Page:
for shrinking and stretching i have two little manual machines like seen at the car shows. amazing what can be done with metal with some thought. i have made some awsome rocker panels for a 32 nash. many curves and folds, and it actually worked. . . . my thought was to reproduce antique car body parts when i retire, i guess thats now. . . .

                  i need to make some more dies for it so i can do more. . . .

                  i know, i should take pictures, someday. . .


                  • #10
                    Big Da,

                    YOU think a man with three bad discs would quit lifting car engines by hand?
                    I just moved two out to move the vortec 5.4 under the bench. It's getting demo'ed to put the whole top, MPFI onto a 65 small journal 327... I think it'll rev quicker and higher than that newer one with "cast bottom end".

                    These have to be on a controlled stroke machine, or.. the smile behind the thumb there smacks the metal and "stretches it" instead of shrinking it as designed.

                    The thumb (part at a angle) creates a "ripple" and as you withdraw the part from the machine the smile "hammers" the ripple flat into Itself making the metal thicker and "shrinking it" Plans are still posted on that allmetalshaping site last I saw.

                    These can be used on a pullmax, dedicated Shrinker machine, or a Harbor freight air impact with a lever arm and a limiting bolt. You adjust it and blue dye the smile till it is even across. Relief around the thumb is so the metal can Roll a tuck.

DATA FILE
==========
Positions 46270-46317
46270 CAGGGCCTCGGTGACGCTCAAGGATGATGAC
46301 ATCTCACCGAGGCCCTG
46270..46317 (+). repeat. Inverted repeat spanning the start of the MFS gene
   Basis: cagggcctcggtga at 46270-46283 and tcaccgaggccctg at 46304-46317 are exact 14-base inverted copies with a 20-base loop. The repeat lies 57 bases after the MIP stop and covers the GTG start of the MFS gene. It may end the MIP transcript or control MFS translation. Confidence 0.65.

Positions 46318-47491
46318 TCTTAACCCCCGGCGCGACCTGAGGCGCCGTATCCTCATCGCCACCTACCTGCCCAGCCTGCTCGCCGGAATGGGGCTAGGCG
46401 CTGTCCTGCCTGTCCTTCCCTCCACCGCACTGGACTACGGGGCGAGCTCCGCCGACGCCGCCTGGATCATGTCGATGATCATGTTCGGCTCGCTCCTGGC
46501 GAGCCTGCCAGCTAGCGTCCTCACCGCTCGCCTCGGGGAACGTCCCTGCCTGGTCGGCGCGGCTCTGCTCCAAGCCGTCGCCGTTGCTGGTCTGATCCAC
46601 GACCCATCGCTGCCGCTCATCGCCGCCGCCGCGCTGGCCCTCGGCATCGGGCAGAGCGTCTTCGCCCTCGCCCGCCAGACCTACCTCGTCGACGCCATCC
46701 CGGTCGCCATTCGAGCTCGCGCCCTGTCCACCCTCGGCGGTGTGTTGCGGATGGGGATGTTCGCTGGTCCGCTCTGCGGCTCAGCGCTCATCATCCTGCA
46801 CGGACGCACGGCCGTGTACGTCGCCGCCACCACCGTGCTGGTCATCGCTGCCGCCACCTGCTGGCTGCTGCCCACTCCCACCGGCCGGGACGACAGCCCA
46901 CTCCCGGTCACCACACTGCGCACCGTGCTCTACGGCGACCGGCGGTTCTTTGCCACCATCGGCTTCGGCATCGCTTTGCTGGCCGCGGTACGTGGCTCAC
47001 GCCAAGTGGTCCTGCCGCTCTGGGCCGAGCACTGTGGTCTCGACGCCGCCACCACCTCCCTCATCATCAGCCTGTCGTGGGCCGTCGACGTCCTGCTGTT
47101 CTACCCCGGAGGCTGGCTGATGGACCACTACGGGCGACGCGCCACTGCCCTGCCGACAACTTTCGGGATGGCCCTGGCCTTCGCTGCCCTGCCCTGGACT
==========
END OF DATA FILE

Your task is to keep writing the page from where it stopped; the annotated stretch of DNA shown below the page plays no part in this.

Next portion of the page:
A pair of "tucking" forks can be made with HF pry bars welded side by side and polished.. there is good video on youtube on how to hand TUCK Shrink. Anyone can "stretch metal".. you just have to Whack it real good.. it takes a while to learn to shrink it.
                    Excuse me, I farted.


                    • #11
                      They have a place in Switzerland. I might have to go down there and have a look.
                      Location: The Black Forest in Germany

                      How to become a millionaire: Start out with 10 million and take up machining as a hobby!


                      • #12
                        Drifting slightly off topic, when I was working in the aircraft industry in the 1980's, they used a wide variety of techniques for sheet metal work. Ranging from english wheels, to these beasts
                        "Stretch wrap formers"
                        They had two, one of about the size in picture and one 300 ton monster.
                        The large one was mostly used for forming skin panels for engine cowlings for Rolls Royce RB211 engines for the Boeing 747. It was an enormous piece of kit, that sat in a pit about 8 feet deep, with massive swinging arms with jaws that held the Al alloy sheet.
                        This as the name indicates was stretched and then wrapped around a former to the shape of the cowling. The Fan on the RB211 was 86 inches in diameter, so you can imagine the size of the external cowling side panels. From memory the sheets being stretched were between 4 and 6 feet wide and about 10-12 feet long. I can't remember what gauge. There were some production failures where the sheet failed in shear during the stretching phase. That did go with a bang that could be heard across the shop floor. The plant shut in 1987, and I have no idea whether the machine was scrapped or was moved to another site.